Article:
'Disgrace' of ruined Austen film house

Mansion that 'starred' in Sense and Sensibility could be saved by compulsory purchase after years of neglect
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The owners of the 18th-century London mansion used in the film of Sense and Sensibility may be forced to sell following accusations of "disgraceful neglect" by English Heritage.

In a highly unusual move, the quango announced yesterday that it had started proceedings for the compulsory purchase of Chandos House, built by Robert Adam in 1770 off Portland Place, central London.

Sir Jocelyn Stevens, chairman of English Heritage, said: "We have taken this exceptional measure because we are not prepared to see this outstanding building suffer any longer from disgraceful neglect."

It is only the second time English Heritage has issued such an order, and follows the failure of Fairgate Investments, the building's owner, to comply with a repairs order to what is one of London's finest town houses.

However, the property company - chaired by a Nigerian chieftain, Chief Akindele - immediately announced that it had started a programme of repairs to make the Grade I-listed house "wind and watertight".

Its move follows years of neglect of Chandos House, which Fairgate Investments bought for pounds 6m in 1988, at the height of the property boom.

The company obtained permission to turn the house, which featured as John and Fanny Dashwood's town house in Sense and Sensibility, into a luxury hotel. But investment was not forthcoming, and for the past five years Chandos House has lain empty, an expensive white elephant.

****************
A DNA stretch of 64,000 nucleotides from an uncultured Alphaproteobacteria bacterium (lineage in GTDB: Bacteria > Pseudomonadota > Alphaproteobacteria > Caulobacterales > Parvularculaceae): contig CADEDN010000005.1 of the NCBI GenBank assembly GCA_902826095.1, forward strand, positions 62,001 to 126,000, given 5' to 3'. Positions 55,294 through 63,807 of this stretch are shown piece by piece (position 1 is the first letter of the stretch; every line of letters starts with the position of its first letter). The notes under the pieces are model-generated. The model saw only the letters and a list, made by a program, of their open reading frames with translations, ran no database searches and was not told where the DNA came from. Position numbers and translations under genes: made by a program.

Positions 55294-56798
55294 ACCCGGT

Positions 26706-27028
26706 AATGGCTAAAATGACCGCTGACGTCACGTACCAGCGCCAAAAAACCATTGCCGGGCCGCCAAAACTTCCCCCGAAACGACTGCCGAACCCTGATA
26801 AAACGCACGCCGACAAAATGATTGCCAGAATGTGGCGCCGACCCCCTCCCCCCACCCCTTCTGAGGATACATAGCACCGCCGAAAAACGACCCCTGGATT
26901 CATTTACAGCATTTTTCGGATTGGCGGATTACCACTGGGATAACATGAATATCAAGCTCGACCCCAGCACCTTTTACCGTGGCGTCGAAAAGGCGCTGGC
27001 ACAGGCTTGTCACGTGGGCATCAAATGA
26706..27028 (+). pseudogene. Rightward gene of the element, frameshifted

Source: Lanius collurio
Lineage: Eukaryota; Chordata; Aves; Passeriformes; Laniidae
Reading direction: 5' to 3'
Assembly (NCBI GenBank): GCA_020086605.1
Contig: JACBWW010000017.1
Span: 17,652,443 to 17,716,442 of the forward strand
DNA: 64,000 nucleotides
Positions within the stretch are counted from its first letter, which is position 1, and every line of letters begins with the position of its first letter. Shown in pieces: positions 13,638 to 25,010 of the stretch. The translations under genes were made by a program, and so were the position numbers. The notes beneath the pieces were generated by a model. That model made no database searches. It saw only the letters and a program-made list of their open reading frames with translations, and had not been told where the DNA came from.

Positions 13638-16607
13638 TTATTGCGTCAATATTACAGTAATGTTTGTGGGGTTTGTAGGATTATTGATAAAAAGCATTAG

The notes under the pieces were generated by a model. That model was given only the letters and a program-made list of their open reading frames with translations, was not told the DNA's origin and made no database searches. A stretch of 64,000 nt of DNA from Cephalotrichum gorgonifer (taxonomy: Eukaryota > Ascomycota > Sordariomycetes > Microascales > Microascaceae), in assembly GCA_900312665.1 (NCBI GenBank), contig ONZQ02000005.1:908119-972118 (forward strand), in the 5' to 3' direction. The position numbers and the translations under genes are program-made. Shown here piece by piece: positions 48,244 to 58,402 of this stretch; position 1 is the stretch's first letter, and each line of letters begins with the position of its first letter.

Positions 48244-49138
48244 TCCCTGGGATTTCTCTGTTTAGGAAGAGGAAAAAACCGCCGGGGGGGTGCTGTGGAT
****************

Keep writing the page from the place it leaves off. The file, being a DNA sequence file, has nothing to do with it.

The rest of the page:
Meanwhile the interior has deteriorated to the point where extensive dry rot threatens to spread into the finely decorated principal rooms. Cracks on the wall suggest structural damage, and in April last year thieves stole four Adam fireplaces from the house.

Last February English Heritage was so concerned by the dilapidation of the house that it gave Fairgate two months to carry out the pounds 900,000 repairs to the roof, dry rot and cracked walls.

Nothing was done until yesterday, when Michael Simmons, Fairgate's solicitor, said that scaffolding was going up on the house and that work would begin right away.

If the work is done to English Heritage's satisfaction, it will avert a crisis which could have resulted in the forced sale of the mansion at a price suggested by an independent assessor.

Chandos House was built for the third Duke of Chandos, and between 1815 and 1871 was used as the embassy for the Austro-Hungarian empire, notably lavish parties by Prince Esterhazy, the ambassador. It was last used as a headquarters for the Royal Medical Association.

Fairgate Investments, meanwhile, is suing a security company for pounds 1.5m following the theft of the four fireplaces.